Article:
By Wendy MacDonald
Dear friends of Farmers Helping Farmers,
Next year, 2020, will mark our 40th anniversary– and we are looking forward to celebrations at home, and at stepping up to an even broader scope and scale of work in Kenya to help farm families change their lives for the better. It’s your support and involvement that makes this possible.
You’ve helped make it a great summer for Farmers Helping Farmers – as the stories in this newsletter demonstrate. At our AGM, in June, our annual awards recognized some of our many wonderful volunteers and supporters. In July, the Souris Village Feast was a rousing success, raising funds for more cookhouses and school gardens at Kenyan schools.
In August, our Annual Beef Barbecue had such great take-up that we ran out of tickets – but thanks to our volunteers and supporters, we didn’t run out of food! A week later, at the Gold Cup Parade, we had a warm response from the crowd for our float showing a shamba and water tank setup. In September, we gratefully received donations
from a range of supporter events including Hamilton Heritage Days and the Three Oaks Run. We thank you for your involvement in these events and your contributions in many other ways.
(L to R) Colleen Walton, outgoing FHF President, and Wendy MacDonald, FHF President
Our summer and fall also saw much hard work by FHF board and committee members to move our organization forward on multiple fronts. Earlier this fall, after a two-year proposal process, FHF signed an agreement with Global Affairs Canada for a four-year project with $1 million in federal funding. The project, More Food, Better Food: Empowering Kenyan Women Farmers, will combine the full range of our proven approaches to improve food security and nutrition of hundreds more farm families. We expect that the details of the project will be formally announced in the coming months. Meantime, work is already underway to develop a plan, establish agreements with a range of partners, hire additional staff in Kenya, purchase water tanks and solar lamps, and gather baseline data.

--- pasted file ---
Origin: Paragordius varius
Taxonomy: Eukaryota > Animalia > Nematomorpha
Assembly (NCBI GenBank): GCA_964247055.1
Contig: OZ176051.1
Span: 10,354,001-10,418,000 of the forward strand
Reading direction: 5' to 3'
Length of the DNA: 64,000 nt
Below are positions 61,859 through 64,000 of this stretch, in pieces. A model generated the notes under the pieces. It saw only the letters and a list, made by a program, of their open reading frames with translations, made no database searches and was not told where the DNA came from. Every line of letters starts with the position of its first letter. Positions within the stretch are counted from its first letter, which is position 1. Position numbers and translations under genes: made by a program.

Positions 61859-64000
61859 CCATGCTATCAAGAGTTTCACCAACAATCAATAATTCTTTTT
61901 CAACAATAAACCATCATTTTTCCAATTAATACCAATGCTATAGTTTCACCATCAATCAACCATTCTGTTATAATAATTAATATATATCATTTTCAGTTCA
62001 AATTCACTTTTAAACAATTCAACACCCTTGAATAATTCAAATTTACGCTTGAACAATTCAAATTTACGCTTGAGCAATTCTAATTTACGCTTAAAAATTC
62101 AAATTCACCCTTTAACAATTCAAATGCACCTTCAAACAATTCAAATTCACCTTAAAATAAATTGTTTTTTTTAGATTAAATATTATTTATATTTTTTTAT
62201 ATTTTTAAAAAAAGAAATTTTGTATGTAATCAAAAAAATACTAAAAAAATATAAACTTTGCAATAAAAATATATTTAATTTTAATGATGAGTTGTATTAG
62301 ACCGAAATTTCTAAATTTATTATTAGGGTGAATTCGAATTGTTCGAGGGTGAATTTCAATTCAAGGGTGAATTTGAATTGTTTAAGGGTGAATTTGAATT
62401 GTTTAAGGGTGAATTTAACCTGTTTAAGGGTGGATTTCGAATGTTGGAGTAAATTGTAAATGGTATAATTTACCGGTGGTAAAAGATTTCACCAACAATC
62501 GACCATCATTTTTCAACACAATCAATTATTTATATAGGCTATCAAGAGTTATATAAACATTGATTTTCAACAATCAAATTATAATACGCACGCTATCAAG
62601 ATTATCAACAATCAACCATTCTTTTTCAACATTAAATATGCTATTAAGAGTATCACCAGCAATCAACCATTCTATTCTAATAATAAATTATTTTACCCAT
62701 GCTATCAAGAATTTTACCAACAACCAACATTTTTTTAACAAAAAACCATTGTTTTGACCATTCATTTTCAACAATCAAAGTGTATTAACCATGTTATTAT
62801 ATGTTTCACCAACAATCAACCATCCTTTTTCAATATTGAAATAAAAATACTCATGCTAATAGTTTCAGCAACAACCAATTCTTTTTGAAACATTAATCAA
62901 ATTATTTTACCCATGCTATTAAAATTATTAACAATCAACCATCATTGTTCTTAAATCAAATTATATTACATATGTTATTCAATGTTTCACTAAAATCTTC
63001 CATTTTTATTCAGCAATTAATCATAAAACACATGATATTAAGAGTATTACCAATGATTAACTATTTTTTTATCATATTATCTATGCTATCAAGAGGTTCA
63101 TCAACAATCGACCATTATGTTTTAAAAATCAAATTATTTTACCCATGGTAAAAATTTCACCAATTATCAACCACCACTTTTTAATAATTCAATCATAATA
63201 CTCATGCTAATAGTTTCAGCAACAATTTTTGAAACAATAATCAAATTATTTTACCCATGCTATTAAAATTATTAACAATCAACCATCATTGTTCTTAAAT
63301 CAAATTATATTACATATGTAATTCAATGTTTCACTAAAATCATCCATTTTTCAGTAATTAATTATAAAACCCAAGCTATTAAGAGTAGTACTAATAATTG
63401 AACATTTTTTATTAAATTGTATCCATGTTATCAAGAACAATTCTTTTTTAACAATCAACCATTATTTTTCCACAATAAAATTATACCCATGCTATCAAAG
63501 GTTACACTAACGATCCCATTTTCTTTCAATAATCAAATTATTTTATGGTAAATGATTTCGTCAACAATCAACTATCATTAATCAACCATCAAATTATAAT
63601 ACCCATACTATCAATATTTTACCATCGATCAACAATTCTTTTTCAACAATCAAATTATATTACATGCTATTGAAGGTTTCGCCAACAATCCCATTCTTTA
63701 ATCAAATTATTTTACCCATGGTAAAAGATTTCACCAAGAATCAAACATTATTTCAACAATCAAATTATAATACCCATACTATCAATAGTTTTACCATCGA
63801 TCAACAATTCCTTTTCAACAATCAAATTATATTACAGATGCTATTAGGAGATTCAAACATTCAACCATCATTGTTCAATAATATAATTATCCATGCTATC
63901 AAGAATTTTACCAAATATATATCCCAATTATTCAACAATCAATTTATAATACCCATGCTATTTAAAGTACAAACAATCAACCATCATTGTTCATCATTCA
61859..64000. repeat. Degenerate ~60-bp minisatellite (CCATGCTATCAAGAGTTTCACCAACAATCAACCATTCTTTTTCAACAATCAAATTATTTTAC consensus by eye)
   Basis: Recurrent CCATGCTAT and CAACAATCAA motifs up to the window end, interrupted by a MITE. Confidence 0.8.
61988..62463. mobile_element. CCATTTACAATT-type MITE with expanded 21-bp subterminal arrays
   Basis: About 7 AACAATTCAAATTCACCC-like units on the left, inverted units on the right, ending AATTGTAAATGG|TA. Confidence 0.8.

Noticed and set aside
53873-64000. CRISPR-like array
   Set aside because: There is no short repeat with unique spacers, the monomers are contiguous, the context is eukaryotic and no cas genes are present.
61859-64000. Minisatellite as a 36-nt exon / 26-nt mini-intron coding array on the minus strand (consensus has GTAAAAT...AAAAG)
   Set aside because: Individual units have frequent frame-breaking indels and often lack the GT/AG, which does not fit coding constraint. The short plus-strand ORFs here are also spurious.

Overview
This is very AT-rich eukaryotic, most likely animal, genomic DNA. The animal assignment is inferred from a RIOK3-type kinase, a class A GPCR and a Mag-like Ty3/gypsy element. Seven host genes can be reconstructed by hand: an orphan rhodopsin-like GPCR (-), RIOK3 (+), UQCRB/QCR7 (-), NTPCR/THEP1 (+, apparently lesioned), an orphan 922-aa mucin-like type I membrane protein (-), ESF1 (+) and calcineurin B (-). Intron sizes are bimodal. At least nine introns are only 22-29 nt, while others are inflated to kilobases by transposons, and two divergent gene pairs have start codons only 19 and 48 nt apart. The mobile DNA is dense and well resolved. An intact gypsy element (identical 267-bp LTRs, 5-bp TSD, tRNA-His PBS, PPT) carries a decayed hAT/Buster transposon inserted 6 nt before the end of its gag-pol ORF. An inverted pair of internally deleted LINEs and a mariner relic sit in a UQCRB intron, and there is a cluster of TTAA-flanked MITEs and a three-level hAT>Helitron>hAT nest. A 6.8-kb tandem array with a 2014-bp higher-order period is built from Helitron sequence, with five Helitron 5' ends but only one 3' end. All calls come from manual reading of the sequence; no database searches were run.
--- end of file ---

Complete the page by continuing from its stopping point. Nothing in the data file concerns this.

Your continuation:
More Food, Better Food will require us to attain a new level of volunteer involvement and donor support. Over the four years, 49 volunteers will be needed for three week placements in Kenya, and over $250,000 will need to be raised to contribute FHF’s share of the project’s cash needs. Please take a look at the volunteer ad on the following page, and/or consider donating to the Holiday Campaign. For eligible items, your donation will be multiplied five-fold with matching federal funds.
Education is at the heart of long-term progress, and our important work continues to foster school twinning arrangements, build global awareness among Island students, and make Kenyan schools more safe and inclusive. A number of new twinning arrangements are being put in place, and new online and video approaches are being explored to complement traditional letter exchanges and more fully engage today’s generation of students.
Lots will be happening before our next newsletter! Please stay abreast of events by visiting our Facebook page, following us on Twitter, and reading blogs by our students and volunteers- see page 6 for contact details. Again, thanks for your interest in our work. You make it possible.
Wendy MacDonald, President, Farmers Helping Farmers
by Colleen Walton
As we roll slowly into the spring, I reflect on the incredible community of supporters of our work with Kenyan Farm families. The annual January trip found 13 volunteers and students in Kenya working as trainers in agriculture, book keeping and dairy herd management. Their efforts enhance the year-round work of our Kenyan staff in building skills and knowledge for rural Kenyan farmers in order that they may enhance their agricultural production, reduce their level of poverty and improve their overall quality of life. In addition to training, FHF prides ourselves in the ability to provide critical items that allow farmers to make the most of their new knowledge and for schools to become better places for children’s learning. Much of the fundraising for these critical items comes from our annual Christmas campaign.